Documentary Blog #12 – Marin County Day #1

Having lived in Northern California before moving to Los Angeles, I am familiar with Marin County.  Although most of my experience with Marin County consists of stopping at some area for lunch at In-N-Out Burger, going to Muir Woods, driving through to get to San Francisco and stopping just short of the Golden Gate Bridge (on the north side) and just off Sausalito to photograph the great view of SF from the Marin County side.  So, I don’t really have a lot of experience with Marin County save for what I just mentioned.  I was looking forward to seeing what Victor could share with me and learning as much as I could about Marin County.
View of the Golden Gate from Marin County and Sausaliton

View of the Golden Gate from Marin County and Sausaliton

He came by to get us in the morning and his car was already loaded with food schedule to be delivered that day.  Imagine if you can three adult men, all well over 200 lbs. getting into a 4 door Prius hatchback while carrying loads of video equipment and trying to maneuver around enough food to feed 35 people that day.  Needless to say, it was cramped and crowded for me sitting in the back right behind Victor while he drove.  I am already claustrophobic and being in the situation just added to my uneasiness.  I am trying to conduct a documentary on a topic that I really haven’t ever thought about or really cared for and now have to sit, completely squashed up against a car door and hundreds of pounds of food.  This should go well…
B-Roll Footage Marin County, Catholic Church, Fountain, Marin County

Here's Frank Nolan getting a shot of some fountain at a Catholic School. You can see the small car filled with food behind Frank.

We got Victor mic’ed up and loaded up the car with our gear (somehow) and were off to feed the hungry of Marin County.  While driving around I started learning more and more about the county.  I was surprised to see how many people are actually going hungry in this county considering the vast amount of wealth here.  Marin is the 16th wealthiest county in the country but would be listed considerably higher in the rankings if it were more populous.  I say this because as we were driving around and I was noticing all the grand, beautiful homes with great gardens surrounding the properties, breathtaking views of the bay and air that is more pure than most cities to which I have traveled.  It is a remarkable and magnificent area.  I started to wonder how anyone in this area could go hungry considering most of these homes are worth well over one million dollars.  So, like all good documentarians, I asked Victor how could anyone go hungry while living here?  This area is loaded with wealth and these homes are wonderful.  It was here that I really started to understand the plight of a lot of seniors and learned what is happening to a lot of seniors.  Victor explained it this way (and I’m paraphrasing)… He informed me that a lot of seniors in this area have lived here their entire lives and when they bought these homes 30-40 years ago and none of them were worth that price then.  Obviously they have increased their value over the years and these people don’t want to leave their homes, therefore, they have become house rich.  They are still paying property taxes, utilities and other bills while trying to afford their medications and food.  And, most of these people don’t want to leave their homes because it’s all they have left in this life.  I started thinking too about what I would do in that situation.  It’s easy for me to just sit back and question their decisions and life and make snap judgments about these seniors.  But since I have never been in their situations I cannot completely comment.  I know a lot of readers would just say, “Why don’t they sell their home and move into a smaller place like an apartment or nursing home?”  Believe me, I know you’re asking these questions because I thought the same thing.  But if all I had in this world was my home then you can believe I would stay. As we continued to drive around Marin County we kept delivering food over and over and over and over and over again.  He and his staff deliver 330 meals each day and there is a waiting list of more than 200 people just in Marin County.  Each time I was amazed at how many people Victor delivered food to, where they lived and the fact they needed food.  It was a great interview (I am saving the majority of what we talked about for the documentary because it’s pretty in depth) and I couldn’t believe how many people are going hungry in this country.  It once again confirmed my belief that if hunger can happen in Marin County in can happen anywhere.  By the time we had finished delivering food I was exhausted.  This is hard work and I am amazed at the commitment and knowledge Victor has.  More importantly, I was amazed at the relationship Victor has with his clients (people receiving food).  He really cares about these people and knows many of his clients’ interactions with other human beings takes place when he delivers the food.  That’s just sad to me and I hope that never becomes my life; I love people too much.  But the one question that kept playing repeatedly in my head during that day was this, “With so much wealth then why are the people going hungry in this county?”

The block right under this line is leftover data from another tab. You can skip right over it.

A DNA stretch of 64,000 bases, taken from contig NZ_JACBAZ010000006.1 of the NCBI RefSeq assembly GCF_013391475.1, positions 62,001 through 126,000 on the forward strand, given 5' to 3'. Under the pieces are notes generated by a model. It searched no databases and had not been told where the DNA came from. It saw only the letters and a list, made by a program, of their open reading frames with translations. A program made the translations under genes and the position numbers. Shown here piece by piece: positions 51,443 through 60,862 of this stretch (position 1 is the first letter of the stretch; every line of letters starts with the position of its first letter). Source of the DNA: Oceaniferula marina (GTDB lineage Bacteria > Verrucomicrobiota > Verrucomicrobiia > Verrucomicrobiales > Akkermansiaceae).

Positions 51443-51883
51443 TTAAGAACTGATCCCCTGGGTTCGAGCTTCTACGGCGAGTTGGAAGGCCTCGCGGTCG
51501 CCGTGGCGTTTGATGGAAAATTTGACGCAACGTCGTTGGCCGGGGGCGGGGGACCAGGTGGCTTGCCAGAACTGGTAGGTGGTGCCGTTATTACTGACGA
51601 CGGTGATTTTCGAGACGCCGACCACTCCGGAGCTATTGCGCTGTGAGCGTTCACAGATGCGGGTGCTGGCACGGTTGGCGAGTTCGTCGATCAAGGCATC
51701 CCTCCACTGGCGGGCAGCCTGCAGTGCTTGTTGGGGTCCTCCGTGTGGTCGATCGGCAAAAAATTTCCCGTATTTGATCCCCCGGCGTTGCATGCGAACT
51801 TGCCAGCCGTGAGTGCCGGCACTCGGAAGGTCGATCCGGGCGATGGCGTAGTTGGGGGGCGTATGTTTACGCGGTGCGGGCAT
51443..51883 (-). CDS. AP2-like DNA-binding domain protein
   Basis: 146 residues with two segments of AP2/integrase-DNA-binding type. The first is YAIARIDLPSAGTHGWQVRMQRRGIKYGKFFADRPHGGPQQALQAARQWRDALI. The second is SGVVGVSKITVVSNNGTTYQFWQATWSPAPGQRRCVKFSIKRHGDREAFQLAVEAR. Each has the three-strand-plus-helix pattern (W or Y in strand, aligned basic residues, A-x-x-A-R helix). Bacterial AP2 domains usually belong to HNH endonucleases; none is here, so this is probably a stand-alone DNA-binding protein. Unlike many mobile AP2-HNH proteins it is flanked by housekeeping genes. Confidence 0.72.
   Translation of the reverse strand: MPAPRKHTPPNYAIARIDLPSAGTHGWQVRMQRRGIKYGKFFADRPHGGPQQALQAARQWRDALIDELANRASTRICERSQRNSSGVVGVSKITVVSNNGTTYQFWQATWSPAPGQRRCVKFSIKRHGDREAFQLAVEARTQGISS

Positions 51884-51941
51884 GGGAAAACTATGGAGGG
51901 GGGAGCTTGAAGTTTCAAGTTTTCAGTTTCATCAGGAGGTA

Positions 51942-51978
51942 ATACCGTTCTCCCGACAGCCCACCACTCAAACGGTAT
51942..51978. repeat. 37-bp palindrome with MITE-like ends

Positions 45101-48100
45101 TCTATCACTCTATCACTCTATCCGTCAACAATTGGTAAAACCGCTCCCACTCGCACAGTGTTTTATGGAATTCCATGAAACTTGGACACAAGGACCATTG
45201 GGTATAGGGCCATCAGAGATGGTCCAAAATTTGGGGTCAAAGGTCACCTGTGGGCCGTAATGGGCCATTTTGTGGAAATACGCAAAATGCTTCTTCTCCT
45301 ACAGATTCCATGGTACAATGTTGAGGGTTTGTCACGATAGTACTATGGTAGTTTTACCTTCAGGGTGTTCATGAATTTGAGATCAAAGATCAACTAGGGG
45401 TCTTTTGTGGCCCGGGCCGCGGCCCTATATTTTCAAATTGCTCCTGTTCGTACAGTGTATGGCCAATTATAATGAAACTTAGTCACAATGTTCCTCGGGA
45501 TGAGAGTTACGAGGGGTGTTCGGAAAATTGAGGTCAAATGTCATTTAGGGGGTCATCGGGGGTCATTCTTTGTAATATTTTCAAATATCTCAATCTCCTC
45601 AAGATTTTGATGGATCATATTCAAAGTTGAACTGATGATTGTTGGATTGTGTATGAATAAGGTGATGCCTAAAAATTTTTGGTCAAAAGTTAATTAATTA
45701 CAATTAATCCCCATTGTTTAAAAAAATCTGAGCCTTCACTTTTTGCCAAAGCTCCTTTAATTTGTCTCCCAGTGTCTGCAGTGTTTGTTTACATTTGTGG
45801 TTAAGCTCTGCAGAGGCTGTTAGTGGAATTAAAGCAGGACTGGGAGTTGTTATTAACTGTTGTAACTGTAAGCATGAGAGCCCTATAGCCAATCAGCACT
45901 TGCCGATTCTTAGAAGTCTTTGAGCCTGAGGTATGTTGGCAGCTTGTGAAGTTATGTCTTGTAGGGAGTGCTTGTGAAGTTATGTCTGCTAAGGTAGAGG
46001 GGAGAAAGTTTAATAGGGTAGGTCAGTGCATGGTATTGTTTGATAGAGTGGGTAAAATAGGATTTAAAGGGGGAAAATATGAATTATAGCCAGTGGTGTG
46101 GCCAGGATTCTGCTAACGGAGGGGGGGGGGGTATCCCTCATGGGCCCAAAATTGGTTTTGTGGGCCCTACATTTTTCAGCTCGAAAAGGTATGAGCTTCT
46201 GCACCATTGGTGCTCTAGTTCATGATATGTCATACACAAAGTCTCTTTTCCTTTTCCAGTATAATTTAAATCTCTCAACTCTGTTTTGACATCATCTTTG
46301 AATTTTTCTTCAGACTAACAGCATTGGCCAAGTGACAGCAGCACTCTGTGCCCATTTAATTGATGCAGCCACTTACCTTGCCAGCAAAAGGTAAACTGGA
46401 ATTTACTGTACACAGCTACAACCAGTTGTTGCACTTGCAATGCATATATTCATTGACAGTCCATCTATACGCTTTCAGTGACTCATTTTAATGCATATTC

People love supporting Victor Buick and Marin County Meals on Wheels

Victor Buick with one of Marin County's Meals on Wheels biggest supporters. If you can't tell she and Victor have a very close and caring friendship.

More tomorrow about what Victor is doing to try to get funds and I think you would be surprised to learn about his operating budget (or lack thereof). Seth  

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